Plant-eating mammals that possess hoofs are referred to as ungulates. But many nonhoofed animals have evolved from primitive ungulate ancestors and have features that are similar to the ungulates. Consequently, they are called subungulates. Subungulates include the aardvark, elephants, manatees, and conies.
As the only surviving species of primitive ungulates, the aardvark is classified in an order by itself the Tubulidentata. The name relates to the aardvark’s unusual molar teeth, which contain many tubular pulp cavities.
Aardvarks are found in the savanna regions of Africa. Their name means “earth pig” in Afrikaans, a Dutch dialect spoken in South Africa, and refers to the aardvark’s appearance and burrowing habits. These animals are stocky and powerful, weighing up to 140 pounds (64 kilograms). They have large ears that flatten to keep out the soil when they are burrowing. They have strong limbs and a thick, muscular tail. Aardvarks resemble the anteaters of South America in several ways— both have an elongated snout, no teeth, and a long tongue that they can extend from their mouths. These features reflect parallel adaptations to a similar diet.
Aardvarks feed mainly on ants and termites, using their strong claws to break open sunbaked ant and termite hills. They also collect the insects as they swarm across the ground. An aardvark’s tongue is covered with sticky saliva, to which the insects adhere, and the aardvark can extend its tongue up to 18 inches (46 centimeters). Their thick skin appears to protect them from the bites of termites.
They are nocturnal, traveling upto 19 miles (30 kilometers) every night in search of termites. During the day, they sleep in their burrows. They usually have single offspring, but occasionally produce twins.
The present order of elephants (Proboscidea) is a mere remnant of its former size. In the Ice Age, numerous species, which included the mammoths, were spread throughout the world. Today, only one family remains (Elephantidae), containing two species—the African elephant and the Asiatic, or Indian, elephant. They are easily distinguished from each other because the African species has larger ears than its Asian counterpart and grows bigger. The African elephant is the largest living land animal, weighing up to 6 short tons (5.4 metric tons). To support their weight, the limbs of elephants have become pillarlike, with each bone resting directly on the one below. Each foot has a thick pad of tissue that acts as a cushion against the elephant’s weight.
Elephants often consume more than 770 pounds (349 kilograms) of vegetable matter per day and may spend up to 16 hours a day feeding. Elephants use their trunk, which is an extension of the nose and upper lip, to collect food and water. At the trunk tip are fingerlike projections (one in the Asiatic elephant and two in the African), which allow the trunk to pick up objects as small as peanuts. Most of their food is woody and fibrous, and is broken down by very large molar teeth with jagged ridges. Each jaw has six molar teeth per side, but normally only one tooth is present at a time. As the tooth wears away, another one erupts from the back of the jaw. Once the elephant loses the last tooth, it has difficulty feeding and may starve. The much sought after ivory tusks of elephants are not canines, as is often thought, but rather well developed upper incisors. Tusks of more than 10 feet (3 meters) long are known to have been taken from African bull elephants.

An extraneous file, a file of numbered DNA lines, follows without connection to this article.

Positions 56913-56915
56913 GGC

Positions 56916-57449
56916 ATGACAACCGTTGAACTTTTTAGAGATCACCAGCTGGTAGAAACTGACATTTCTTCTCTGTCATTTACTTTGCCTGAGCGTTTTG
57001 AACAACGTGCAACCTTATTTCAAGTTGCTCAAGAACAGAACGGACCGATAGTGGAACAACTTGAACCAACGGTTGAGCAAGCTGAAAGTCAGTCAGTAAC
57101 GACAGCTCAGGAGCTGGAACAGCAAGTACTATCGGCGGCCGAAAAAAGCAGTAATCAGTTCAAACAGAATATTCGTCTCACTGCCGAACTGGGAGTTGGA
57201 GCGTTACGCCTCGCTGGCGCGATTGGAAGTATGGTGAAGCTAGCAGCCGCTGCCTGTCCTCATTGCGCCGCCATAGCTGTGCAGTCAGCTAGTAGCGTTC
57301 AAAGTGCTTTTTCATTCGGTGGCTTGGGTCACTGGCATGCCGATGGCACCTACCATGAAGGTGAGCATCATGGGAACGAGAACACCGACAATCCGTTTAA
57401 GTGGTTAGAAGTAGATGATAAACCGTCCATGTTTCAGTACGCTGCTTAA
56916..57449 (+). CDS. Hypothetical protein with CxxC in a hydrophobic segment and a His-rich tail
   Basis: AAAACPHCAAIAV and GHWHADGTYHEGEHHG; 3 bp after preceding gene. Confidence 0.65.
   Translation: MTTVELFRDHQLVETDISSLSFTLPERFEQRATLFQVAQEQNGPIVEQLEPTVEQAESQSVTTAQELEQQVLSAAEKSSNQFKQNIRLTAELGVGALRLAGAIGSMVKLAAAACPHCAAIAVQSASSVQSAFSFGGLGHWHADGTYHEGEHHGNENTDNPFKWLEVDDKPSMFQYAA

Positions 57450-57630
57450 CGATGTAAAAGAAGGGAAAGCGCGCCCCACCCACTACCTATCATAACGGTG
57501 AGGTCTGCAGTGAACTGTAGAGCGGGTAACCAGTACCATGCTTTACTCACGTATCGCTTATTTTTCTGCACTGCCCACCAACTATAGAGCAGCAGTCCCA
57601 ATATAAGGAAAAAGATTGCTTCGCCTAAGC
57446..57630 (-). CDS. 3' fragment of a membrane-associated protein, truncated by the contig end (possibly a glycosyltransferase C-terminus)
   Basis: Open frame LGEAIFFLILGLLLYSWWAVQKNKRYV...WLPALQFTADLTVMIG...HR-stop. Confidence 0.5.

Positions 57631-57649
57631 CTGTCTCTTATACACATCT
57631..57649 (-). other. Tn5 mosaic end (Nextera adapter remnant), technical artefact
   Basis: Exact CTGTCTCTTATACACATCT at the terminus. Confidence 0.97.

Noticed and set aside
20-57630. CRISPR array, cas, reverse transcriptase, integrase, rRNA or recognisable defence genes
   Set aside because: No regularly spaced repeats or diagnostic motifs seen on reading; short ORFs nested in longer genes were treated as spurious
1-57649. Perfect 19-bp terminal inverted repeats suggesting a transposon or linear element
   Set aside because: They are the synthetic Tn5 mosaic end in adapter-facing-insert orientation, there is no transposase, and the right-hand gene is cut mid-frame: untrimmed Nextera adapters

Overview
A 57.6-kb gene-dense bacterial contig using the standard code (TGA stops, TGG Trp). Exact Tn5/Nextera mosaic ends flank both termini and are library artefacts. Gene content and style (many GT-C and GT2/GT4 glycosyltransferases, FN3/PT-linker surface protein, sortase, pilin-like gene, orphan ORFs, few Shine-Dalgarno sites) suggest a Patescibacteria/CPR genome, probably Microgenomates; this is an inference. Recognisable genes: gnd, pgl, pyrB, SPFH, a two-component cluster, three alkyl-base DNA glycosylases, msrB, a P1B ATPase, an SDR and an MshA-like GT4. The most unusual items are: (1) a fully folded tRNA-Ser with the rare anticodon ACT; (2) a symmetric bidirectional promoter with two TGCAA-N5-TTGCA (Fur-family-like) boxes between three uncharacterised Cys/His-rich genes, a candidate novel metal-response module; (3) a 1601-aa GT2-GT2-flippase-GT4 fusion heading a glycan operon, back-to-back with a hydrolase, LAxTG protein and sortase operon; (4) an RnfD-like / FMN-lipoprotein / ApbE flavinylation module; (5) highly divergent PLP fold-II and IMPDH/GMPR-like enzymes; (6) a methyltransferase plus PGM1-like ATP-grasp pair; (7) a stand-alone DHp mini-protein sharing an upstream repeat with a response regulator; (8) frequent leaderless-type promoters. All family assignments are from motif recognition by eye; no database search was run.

Conies, or hyraxes, (order Hyracoidea) resemble large, gray-brown guinea pigs. But they are more closely related to elephants than to rodents, particularly in the arrangement of their teeth. Conies have well developed grinding cheek teeth, and upper incisors that grow continually and protrude from the mouth. These teeth are equivalent to tusks in elephants. The cony digestive system is unusual in that it has two appendixes.
Rock conies are highly sociable animals and they live in large colonies. They are active during the day and often bask in the sun, while older members of the colony act as lookouts. These sentries give a shrill alarm call if a predatory animal, such as a leopard, bird of prey, or python, approaches. Tree conies are less sociable than rock conies and are nocturnal, spending the day in tree holes or foliage.
All conies are highly vocal and use a wide range of croaks, cries, and alarm calls. All species also have a gland on the back, which is marked by a patch of different colored hair. This gland is exposed whenever the surrounding hairs stand erect—during the mating season or when the cony is frightened, for example. The gland is used to mark territory.
Manatees, dugongs, and sea cows
Despite their large, blubber-filled bodies, this group (order Sirenia) is thought to have been the source of the mermaid stories. These aquatic mammals live in coastal waters and large river systems in tropical and subtropical areas. Weighing up to 1,500 pounds (680 kilograms) and ranging in size from about 6 to 13 feet (2 to 4 meters) long, they never venture ashore. Today there is one genus of manatees (Trichechus), which contains three species, and one genus of dugongs and sea cows (Dugong), of which only dugongs exist. Sea cows became extinct in the mid-1700’s after sailors killed them off for food.
Sirenians feed on seaweeds or freshwater plants. In Guyana, manatees have been used to control water weeds, which would otherwise choke up the rivers. The dugong has tusklike incisors and three cheekteeth on each side, whereas the manatee has no incisors, but up to 10 cheek teeth on each side, which are replaced and move forward continually.
The forelimbs of manatees form paddles, as in many other aquatic mammals. There are no hind limbs, and the tail has a horizontal fluke similar to a whale’s. Manatees can remain submerged for up to 15 minutes at a time.